Full-text · Article · Oct 2010 · General and Comparative Endocrinology
[Show abstract][Hide abstract] ABSTRACT: Sex steroids are known to be involved in gonadal differentiation in fish, but whether androgens are early mediators of testis differentiation remains unclear. We studied the sex-related developmental variations in the gene expression of two key enzymes involved in steroids and androgen synthesis (cyp11a1 and cyp11b1) in trunks and isolated gonads of pejerrey (Odontesthes bonariensis) larvae during and after the sex determination period. Also, and in order to have a better characterization of this process we studied the expression of Sertoli (dmrt1, amh, sox9) and Leydig (nr5a1 or sf-1) cell markers as well as a gene with higher expression in females (cyp19a1a). No clear differences were observed in the expression of cyp11a1 and cyp11b1 during the temperature-sensitive window in the trunk of pejerrey larvae. Nevertheless, a clear increase of cyp11b1 was observed in isolated gonads taken from fish reared at the male producing temperature. In these gonads we also confirmed the trends of genes with higher expression in males (dmrt1, amh) and females (cyp19a1a) as previously described in larval trunks of pejerrey. Our results showed that the expression of cyp11b1 was positively associated with the morphological differentiation of the testis. Nevertheless the involvement of 11-oxygenated androgens during the temperature-sensitive window could not be clearly established.
Full-text · Article · May 2010 · Comparative biochemistry and physiology. Part A, Molecular & integrative physiology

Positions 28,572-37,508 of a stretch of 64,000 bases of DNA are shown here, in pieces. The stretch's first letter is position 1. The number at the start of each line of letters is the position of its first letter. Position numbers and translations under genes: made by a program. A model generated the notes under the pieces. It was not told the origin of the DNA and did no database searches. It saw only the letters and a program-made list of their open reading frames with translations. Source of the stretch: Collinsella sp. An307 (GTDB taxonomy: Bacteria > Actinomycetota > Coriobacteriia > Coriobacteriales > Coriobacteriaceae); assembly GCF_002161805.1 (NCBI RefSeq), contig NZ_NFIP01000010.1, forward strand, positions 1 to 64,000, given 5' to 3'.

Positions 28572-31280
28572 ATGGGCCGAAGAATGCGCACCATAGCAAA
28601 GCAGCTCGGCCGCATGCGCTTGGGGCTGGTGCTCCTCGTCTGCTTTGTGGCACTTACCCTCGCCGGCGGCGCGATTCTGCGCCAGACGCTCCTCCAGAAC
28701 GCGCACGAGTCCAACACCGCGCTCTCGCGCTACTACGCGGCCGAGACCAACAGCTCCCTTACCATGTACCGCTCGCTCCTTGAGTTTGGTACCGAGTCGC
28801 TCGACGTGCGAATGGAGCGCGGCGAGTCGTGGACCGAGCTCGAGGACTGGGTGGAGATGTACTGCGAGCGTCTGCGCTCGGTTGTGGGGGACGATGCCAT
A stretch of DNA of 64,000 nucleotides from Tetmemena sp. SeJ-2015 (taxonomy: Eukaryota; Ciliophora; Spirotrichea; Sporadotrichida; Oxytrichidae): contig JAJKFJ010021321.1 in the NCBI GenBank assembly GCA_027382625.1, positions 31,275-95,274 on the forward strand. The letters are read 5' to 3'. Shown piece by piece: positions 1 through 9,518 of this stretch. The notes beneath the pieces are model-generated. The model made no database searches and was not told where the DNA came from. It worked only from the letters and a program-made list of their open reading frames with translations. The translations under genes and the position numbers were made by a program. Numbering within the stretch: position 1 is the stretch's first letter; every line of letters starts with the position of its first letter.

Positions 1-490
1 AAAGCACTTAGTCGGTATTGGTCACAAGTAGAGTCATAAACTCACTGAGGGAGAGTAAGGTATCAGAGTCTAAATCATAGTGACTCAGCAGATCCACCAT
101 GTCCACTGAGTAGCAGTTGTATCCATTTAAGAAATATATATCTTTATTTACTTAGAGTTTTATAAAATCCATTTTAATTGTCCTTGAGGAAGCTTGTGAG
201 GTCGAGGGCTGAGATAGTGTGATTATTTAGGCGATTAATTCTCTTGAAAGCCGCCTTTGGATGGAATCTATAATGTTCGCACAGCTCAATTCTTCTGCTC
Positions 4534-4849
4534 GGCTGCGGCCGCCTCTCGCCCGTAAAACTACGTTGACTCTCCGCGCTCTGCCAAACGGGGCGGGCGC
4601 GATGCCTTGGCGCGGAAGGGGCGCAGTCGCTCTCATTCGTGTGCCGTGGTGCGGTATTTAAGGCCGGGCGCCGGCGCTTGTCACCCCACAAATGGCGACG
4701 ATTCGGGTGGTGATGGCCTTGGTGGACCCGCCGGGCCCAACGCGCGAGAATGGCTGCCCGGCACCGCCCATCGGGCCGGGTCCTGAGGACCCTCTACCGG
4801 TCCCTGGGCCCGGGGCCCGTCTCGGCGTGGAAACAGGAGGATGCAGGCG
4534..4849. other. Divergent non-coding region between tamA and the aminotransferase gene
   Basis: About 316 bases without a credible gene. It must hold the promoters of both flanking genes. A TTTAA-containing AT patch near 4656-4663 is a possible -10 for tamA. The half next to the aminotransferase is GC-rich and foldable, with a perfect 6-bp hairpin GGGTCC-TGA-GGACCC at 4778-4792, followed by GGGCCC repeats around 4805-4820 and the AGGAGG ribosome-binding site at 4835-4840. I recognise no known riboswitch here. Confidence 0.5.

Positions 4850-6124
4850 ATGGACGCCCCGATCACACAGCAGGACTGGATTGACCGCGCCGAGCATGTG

[Show abstract][Hide abstract] ABSTRACT: In non-mammalian vertebrates, estrogens are key players in ovarian differentiation, but the mechanisms by which they act remain poorly understood. The present study on rainbow trout was designed to investigate whether estrogens trigger the female pathway by activating a group of early female genes (i.e. cyp19a1, foxl2a, foxl2b, fst, bmp4, and fshb) and by repressing early testicular markers (i.e. dmrt1, nr0b1, sox9a1 and sox9a2). Feminization was induced in genetically all-male populations using 17alpha-ethynylestradiol (EE2, 20 mg/kg of food during 2 months). The expression profiles of 100 candidate genes were obtained by real-time RT-PCR and 45 expression profiles displayed a significant differential expression between control populations (males and females) and EE2-treated populations. These expression profiles were grouped in five temporally correlated expression clusters. The estrogen treatment induced most of the early ovarian differentiation genes (foxl2a, foxl2b, fst, bmp4, and fshb) and in particular foxl2a, which was strongly and quickly up-regulated. Simultaneously, Leydig cell genes, involved in androgen synthesis, as well as some Sertoli cell markers (amh, sox9a2) were strongly repressed. However, in contrast to our initial hypothesis, some genes considered as essential for mammalian and fish testis differentiation were not suppressed during the early process of estrogen-induced feminization (dmrt1, nr0b1, sox9a1 and pax2a) and some were even strongly up-regulated (nr0b1, sox9a1and pax2a). In conclusion, estrogens trigger male-to-female transdifferentiation by up-regulating most ovarian specific genes and this up-regulation appears to be crucial for an effective feminization, but estrogens do not concomitantly down-regulate all the testicular differentiation markers.